Liberation of Lemnos
On October 6, 1912, part of the Greek fleet led by the Averof cruiser, arrived in front of the Castle in Lemnos and the admiral Kountouriotis asked the Turkish commander for the immediate surrender of Lemnos. The next day the fleet moved to Mudros. The landing finally took place on October 8, in front of the Tsimandria village. The troops moved towards the Castle (Myrina) and all the Turkish defenders of the island gave up without a fight.
The Greek fleet after the capture of Lemnos, used the Moudros bay as a base of operations, as it controls the exit point of the Straits. In this way, they were able to nullify their activity in the naval battles of Elli and Lemnos.
Naval battle of Lemnos
On January 5, 1913, the information that the Ottoman fleet was moving towards the Dardanelles was received in Lemnos, where the Greek fleet was gathered. They immediately set sail the Averof, the battleships Hydra, Spetsai, and Psara, and 7 destroyers. The Ottoman fleet consisted of the battleships Barbaros, Turgut Reis, Mesudiye, the cruiser Mecidiye, 6-8 destroyers, and escort vessels. The first shots were fired by the Ottoman fleet and the Greek one responded with shotgun fire. Barbaros was seriously affected, making in that way, the Ottoman fleet to turn around to enter the Straits. The Ottoman fleet was followed by Averof, which caused great damage to Turgut Reis with its shots. The Greek losses were insignificant, and the Ottoman fleet never left the Straits again throughout the First Balkan War.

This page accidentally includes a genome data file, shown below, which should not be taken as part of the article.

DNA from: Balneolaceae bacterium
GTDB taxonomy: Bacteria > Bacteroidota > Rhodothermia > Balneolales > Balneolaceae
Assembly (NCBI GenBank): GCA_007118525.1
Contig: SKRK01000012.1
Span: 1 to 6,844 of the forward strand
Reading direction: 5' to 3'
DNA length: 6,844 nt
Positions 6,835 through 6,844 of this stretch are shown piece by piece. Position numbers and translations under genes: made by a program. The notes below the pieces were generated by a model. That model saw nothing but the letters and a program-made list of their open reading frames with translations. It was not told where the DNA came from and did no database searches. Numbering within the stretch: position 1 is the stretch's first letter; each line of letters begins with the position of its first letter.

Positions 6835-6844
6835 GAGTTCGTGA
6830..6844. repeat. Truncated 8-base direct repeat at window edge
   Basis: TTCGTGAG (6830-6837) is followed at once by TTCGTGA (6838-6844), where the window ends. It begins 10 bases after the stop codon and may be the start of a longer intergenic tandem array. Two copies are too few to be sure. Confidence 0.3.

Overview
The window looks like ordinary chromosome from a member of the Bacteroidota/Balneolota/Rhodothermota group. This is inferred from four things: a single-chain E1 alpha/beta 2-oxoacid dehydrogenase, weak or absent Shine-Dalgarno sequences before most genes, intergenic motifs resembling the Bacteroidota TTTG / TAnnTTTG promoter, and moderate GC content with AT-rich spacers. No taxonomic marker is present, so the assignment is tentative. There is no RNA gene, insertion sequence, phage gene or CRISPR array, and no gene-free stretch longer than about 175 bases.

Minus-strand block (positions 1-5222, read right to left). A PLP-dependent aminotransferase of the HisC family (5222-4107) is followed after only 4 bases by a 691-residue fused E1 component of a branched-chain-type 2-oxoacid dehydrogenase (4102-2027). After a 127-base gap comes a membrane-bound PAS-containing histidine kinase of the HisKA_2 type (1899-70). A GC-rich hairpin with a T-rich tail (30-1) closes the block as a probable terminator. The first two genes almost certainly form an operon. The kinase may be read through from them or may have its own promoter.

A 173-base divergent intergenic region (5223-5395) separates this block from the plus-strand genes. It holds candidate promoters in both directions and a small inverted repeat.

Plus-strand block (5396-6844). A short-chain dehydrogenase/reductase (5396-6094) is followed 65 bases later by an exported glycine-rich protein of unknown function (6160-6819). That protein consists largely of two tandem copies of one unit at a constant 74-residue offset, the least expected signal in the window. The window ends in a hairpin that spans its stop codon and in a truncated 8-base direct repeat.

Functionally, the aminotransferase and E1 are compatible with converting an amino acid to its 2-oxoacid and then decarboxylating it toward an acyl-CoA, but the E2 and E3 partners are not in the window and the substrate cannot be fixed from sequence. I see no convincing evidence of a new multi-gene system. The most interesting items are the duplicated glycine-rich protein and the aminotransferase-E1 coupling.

The first actions of the ANZAC forces
First naval attack on the Dardanelles Straits
Establishment of an Eastern Mediterranean fleet
Dozens of British and French warships are gathered at Mudros in order for them to assemble the force that would conquer the Straits. It is led by the dreadnaught HMS Queen Elizabeth. Many auxiliary vessels and dozens of commercial and passenger ships that have been converted into troop transports, as well as hospital ships, arrive in Lemnos, too.
The concession of Lemnos to the British
Landing at Gallipoli
The British war fleet, led by the battleship HMS Queen Elizabeth and several transport vessels, departs from Mudros for the landing at Gallipoli. Most will land in the bay named after Anzac Gulf and the rest of them will remain in the V-neck bay close to Cape Hell. Their purpose was to capture the forts of the Dardanelles.
The naval battle of Imbros